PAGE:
Anchoring on gender and development, graffiti can be a means of decoding and untangling the inner world of individuals as they keep to themselves their feelings and emotions which are then disclosed only through writings on the walls, chairs, tables and other surfaces. Expression of and about themselves, whether it be their emotions or ideologies, although not verbally, is made possible by the use of graffiti. Insomuch as the contents of graffiti are different, they are still indicators of the interpersonal and intrapersonal self of individuals who are involved in the use of it. The study of latrinalia therefore, will elucidate gender differences on the use of graffiti.

With all these aforementioned studies and literature, this current study described the use of graffiti in functional restrooms in Saint Mary’s University (SMU), Nueva Vizcaya State University (NVSU) and Purisimo L. Tiam College, Inc (PLTC). Further, it determined the motives behind the use of graffiti among males and females, as well as the literary and linguistic styles that emanated from such were described. Specifically, this study compared the motives of males and females in terms of mass and reflexive communication, and categorical and individual communication, and the literary and linguistic devices employed by males and females in producing latrinalia.

2. Methodology

The qualitative approach was employed in this research. Specifically, the gendered and motivational approaches were used to determine and compare the motives of men and women in producing graffiti. Also, the linguistic approach was used to determine the differences and similarities between men and women with regards to the literary and linguistic devices used in graffiti. Specifically, photo-documentation was utilized to obtain the necessary data for the study. The main sources of data were the writings and drawings in the functional restrooms in SMU, NVSU Bayombong Campus and PLTC, Inc. Readable writings and drawings on the restroom walls for men were taken and compiled separately from the readable writings and drawings on the restroom walls for women. Data obtained on the differences in the motivations among males and females regarding the use of graffiti were analysed topically based on the motives of producing graffiti. Data obtained were further classified according to the different communication strategies. Textual analysis was used to analyse the data regarding the literary and linguistic devices employed in graffiti. This meant that texts were categorized under a particular or specific communication strategy.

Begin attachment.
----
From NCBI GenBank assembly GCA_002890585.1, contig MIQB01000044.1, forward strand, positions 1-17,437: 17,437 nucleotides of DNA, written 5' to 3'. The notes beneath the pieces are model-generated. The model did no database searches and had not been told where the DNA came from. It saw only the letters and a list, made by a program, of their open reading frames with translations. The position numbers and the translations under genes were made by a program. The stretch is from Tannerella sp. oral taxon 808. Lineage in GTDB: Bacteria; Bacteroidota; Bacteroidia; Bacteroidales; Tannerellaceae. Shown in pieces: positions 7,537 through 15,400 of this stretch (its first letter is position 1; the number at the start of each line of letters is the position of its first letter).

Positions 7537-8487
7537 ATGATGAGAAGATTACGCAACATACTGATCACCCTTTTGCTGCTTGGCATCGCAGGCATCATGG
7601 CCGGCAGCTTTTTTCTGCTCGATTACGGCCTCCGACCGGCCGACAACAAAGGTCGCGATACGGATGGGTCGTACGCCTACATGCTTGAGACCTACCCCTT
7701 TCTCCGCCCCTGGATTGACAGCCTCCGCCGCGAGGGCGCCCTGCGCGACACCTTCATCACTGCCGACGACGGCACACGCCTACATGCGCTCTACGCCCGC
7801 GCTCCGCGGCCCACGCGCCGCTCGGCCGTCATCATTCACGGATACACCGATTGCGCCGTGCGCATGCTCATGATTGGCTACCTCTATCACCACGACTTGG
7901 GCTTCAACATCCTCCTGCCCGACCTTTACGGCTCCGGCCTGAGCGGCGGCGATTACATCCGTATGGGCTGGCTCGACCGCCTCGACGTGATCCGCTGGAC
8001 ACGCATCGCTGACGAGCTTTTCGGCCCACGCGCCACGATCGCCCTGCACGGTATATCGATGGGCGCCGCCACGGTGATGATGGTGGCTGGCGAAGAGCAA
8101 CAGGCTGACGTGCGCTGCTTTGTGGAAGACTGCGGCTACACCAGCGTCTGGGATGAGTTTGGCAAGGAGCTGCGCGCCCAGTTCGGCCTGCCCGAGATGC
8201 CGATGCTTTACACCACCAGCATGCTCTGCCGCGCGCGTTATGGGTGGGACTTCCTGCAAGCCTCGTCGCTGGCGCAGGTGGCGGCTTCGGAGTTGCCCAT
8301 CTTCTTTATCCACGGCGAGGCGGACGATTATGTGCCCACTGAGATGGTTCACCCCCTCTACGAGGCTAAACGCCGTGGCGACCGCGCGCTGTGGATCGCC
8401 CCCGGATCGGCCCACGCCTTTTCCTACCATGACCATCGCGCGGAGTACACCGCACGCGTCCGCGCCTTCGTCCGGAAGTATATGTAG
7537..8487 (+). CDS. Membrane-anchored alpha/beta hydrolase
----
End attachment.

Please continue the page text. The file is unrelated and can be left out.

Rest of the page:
3. Comparison of the Motives of Males and Females in Producing Latrinalia

3.1. Mass and Reflexive Communication

This section presents graffiti that refers to existence of proof, need to express oneself, documentation of group membership, pleasure in aesthetic, creative and physical acts and boredom.


3.1.1. Existence of Proof

Existence of proof refers to writing of names of restroom users that may indicate their presence. The following graffiti found in male CRs for instance, show that Drex, JB, Taeza and Randy signified their presence by means of writing on the wall of the restroom they used.

These examples of graffiti can also be seen in female CRs. The names of Jovs, Audrey, Jamina Seyd and a girl named Fleur clearly stated in writing their presence.

Names of girls are also written in the restroom of males indicating the presence of the girl in a person’s life. The following graffiti show the name of Joy and an initialled RMJT Joy in male CR.